Tuesday, August 7, 2018

Platelet-Rich Plasma May Reverse Menopause Effects

Women have dreamed about ending menopause since time began and thanks to science, technically it’s possible through three different processes. While this may mean an end to hot flashes, it also means that periods will also return.

Scientists have found a way to potentially restore fertility to women previously thought to be infertile. And according to their research, so far, it’s working. Hot flashes, night sweats, weight gain, and menopausal-related bone loss will be a thing of the past. Instead, women will have their periods restored and thus can continue on their child-bearing years longer than before.

While this may not be a desire or need for many menopausal women, for some women who encounter the onset of early menopause by their mid-30s, it may offer a bit of hope for women looking to start a family later in life.

When Menopause Begins

Women entering the change early deal with the physical side effects of menopause, in addition to the psychological side of it as well. Women going through the change early begin to feel old and may experience infertility, even if they’re only in their 30s.

When the change begins, egg quantity and quality diminish. The ovaries overproduce the hormones estrogen and progesterone, which drowns the pregnancy hormone. This hormone imbalance can have the effect of irregular ovulation times.

What Have the Studies Found?

Many studies are using different things to reverse early menopause. One study that has shown results was done in Athens, Greece by the fertility clinic Genesis. Doctors took blood samples from women and placed it into a centrifuge to isolate certain portions of the blood. In this case, the platelet-rich plasma (PRP) was extracted. It was then injected directly into a woman’s ovary. Once injected, it uses the ovary’s stem cells to generate new eggs, thus reversing the menopausal and infertile phase of a woman and restoring ovulation and menstrual cycles. For women who underwent the procedure early, fertility was able to be restored.

During the study, a team in Athens treated approximately 30 women, ages 46 to 49. Six months after being treated with this procedure, a woman had her period after five years of menopause and another patient become pregnant with twins.

While this concept sounds ground-breaking, this type of work is not a new procedure. Doctors in sports medicine have been using centrifuged blood for years. When applied to a sports injury, the plasma uses the body’s own tissue to facilitate healing. The yellowish substance present in healing wounds is the result of these platelets.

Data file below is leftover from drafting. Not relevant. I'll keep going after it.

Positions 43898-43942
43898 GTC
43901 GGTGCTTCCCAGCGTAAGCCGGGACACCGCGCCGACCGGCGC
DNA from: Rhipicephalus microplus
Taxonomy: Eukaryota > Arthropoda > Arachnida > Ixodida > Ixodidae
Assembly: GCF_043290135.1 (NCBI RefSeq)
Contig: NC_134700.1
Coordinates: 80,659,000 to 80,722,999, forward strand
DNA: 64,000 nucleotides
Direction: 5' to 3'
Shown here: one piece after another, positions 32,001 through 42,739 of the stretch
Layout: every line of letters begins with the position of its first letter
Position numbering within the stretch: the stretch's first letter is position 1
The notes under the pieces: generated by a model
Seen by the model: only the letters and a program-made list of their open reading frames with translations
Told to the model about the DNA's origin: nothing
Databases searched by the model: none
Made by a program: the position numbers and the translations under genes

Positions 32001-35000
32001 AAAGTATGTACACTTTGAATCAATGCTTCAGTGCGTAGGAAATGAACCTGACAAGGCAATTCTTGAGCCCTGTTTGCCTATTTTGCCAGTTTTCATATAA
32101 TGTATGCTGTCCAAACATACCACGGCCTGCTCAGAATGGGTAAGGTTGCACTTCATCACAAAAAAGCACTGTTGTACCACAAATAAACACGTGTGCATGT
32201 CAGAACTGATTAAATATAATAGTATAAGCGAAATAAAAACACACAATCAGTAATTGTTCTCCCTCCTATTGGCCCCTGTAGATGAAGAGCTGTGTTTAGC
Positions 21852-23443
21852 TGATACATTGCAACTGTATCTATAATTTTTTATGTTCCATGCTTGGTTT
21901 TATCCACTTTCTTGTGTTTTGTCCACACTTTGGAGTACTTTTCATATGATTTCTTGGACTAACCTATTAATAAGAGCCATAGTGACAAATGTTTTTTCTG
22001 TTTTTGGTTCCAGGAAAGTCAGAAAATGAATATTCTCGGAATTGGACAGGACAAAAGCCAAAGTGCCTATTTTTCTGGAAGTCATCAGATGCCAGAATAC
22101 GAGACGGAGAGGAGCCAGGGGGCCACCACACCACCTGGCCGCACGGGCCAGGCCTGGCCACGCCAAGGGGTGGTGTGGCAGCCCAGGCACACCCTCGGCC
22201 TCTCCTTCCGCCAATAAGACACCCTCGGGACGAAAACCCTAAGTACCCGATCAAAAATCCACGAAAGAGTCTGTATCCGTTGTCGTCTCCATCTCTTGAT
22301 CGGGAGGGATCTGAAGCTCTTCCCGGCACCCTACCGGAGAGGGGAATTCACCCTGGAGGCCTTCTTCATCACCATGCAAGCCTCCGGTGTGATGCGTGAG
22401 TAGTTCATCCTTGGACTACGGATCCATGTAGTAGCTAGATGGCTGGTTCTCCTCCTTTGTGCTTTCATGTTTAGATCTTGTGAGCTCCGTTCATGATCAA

“It offers a window of hope that menopausal women will be able to get pregnant using their own genetic material,” Konstantinos Sfakianoudis, a gynecologist at Genesis, said.

The Science Behind Platelet-Rich Plasma

Blood contains more than just red blood cells, it contains iron, growth factors, platelets, white blood cells, stem cells, healing proteins, as well as plasma and much more.

A centrifuge can be spun in a specific way depending on what doctors and researchers want to separate from the blood. Generally, a tube of blood separates by itself, with the red blood cells on the bottom. Next are a layer of white blood cells, and on top is yellowish plasma.

Once the plasma with platelets is separated, and in this case performed by a Harvard medical team, is injected into the woman’s ovary, stem cells are activated. When stem cells are activated by the blood’s growth factors, they can morph into any cells the body needs. In this case, they change into ovarian stem cells. The woman’s own stem cells stimulate the ovaries to produce new mature eggs.

Benefits of PRP Injections

PRP is autologous, meaning it comes from the patient’s body, so it is natural, and the injections carry few risks. If women don’t want to become pregnant, but wish to reverse the signs of aging, PRP can help. Aging adversely affects the skin, making it thin and susceptible to bruising. The heart suffers from its own diseases. Add to that aging bones which become brittle and delicate as we age.

With the use of PRP injections, there can be a reverse to the effects of aging, plus women suffering from menopausal symptoms will appreciate a decrease or alleviation altogether of hot flashes.


While the new treatment looks promising, do we need to say a word of caution? When Dr. Alisha H. Wilkes, DNP, CNM, ARNP, of Three Moons Midwifery near Seattle, Washington, read the study’s communique, she said, “For me this research raises more questions than it answers. Without knowing how eggs and/or the endometrium are being stimulated there is no way to measure the potential physiological side effects women may encounter, let alone understand the quality of the eggs themselves. We know as eggs mature (women have them from the time they are fetuses themselves) their genetic material degrades; therefore, this type of fertility induction may increase the chances of miscarriage, genetically abnormal fetuses, etc. Enhancing, preserving and inducing belated fertility are all topics rife with ethical questions, as well. I tend to lean toward trusting the inherent and natural wisdom of bodies, but to address this topic in particular there is too much we still do not know.”

Trying to control women’s hormones at all of the stages of life is not new. For decades, women have been given the Pill to prevent conception, drugs and IVF to encourage conception and hormone replacement therapy or bio-identical hormones to lessen the symptoms of menopause.

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